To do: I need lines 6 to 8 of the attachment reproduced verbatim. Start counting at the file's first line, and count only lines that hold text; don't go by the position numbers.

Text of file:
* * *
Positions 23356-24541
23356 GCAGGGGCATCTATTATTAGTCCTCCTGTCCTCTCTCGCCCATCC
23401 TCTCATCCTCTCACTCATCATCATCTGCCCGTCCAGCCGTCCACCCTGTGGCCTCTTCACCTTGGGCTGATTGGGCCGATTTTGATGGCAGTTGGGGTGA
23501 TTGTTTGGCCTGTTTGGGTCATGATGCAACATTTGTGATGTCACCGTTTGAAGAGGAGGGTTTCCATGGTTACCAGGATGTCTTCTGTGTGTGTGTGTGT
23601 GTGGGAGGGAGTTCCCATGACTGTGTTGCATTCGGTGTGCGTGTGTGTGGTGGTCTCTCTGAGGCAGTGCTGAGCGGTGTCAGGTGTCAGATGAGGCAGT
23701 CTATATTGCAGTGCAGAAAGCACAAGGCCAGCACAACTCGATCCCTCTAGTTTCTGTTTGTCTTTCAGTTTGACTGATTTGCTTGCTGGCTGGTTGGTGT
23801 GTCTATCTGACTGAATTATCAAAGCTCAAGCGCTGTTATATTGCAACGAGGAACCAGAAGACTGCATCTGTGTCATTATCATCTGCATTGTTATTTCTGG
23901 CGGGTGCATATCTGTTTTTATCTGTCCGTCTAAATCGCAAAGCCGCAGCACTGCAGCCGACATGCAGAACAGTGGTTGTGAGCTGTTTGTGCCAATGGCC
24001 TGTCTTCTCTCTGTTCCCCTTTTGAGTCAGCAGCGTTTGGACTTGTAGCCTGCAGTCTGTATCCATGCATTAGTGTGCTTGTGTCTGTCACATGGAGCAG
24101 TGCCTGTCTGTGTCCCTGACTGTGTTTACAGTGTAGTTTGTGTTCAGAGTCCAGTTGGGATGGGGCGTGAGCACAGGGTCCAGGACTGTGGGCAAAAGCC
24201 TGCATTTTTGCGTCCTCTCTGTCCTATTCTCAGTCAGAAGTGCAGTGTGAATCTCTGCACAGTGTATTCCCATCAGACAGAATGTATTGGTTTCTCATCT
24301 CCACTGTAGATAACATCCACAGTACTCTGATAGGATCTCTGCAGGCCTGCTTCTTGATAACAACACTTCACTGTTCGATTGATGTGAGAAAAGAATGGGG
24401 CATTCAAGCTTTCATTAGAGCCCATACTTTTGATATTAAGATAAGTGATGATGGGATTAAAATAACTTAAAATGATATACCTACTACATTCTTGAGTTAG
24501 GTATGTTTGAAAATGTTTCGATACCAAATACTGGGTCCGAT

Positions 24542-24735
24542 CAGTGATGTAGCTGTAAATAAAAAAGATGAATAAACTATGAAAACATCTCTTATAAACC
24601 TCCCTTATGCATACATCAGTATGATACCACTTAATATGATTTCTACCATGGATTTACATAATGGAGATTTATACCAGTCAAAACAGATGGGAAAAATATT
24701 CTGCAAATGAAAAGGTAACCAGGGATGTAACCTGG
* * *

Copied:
23701 CTATATTGCAGTGCAGAAAGCACAAGGCCAGCACAACTCGATCCCTCTAGTTTCTGTTTGTCTTTCAGTTTGACTGATTTGCTTGCTGGCTGGTTGGTGT
23801 GTCTATCTGACTGAATTATCAAAGCTCAAGCGCTGTTATATTGCAACGAGGAACCAGAAGACTGCATCTGTGTCATTATCATCTGCATTGTTATTTCTGG
23901 CGGGTGCATATCTGTTTTTATCTGTCCGTCTAAATCGCAAAGCCGCAGCACTGCAGCCGACATGCAGAACAGTGGTTGTGAGCTGTTTGTGCCAATGGCC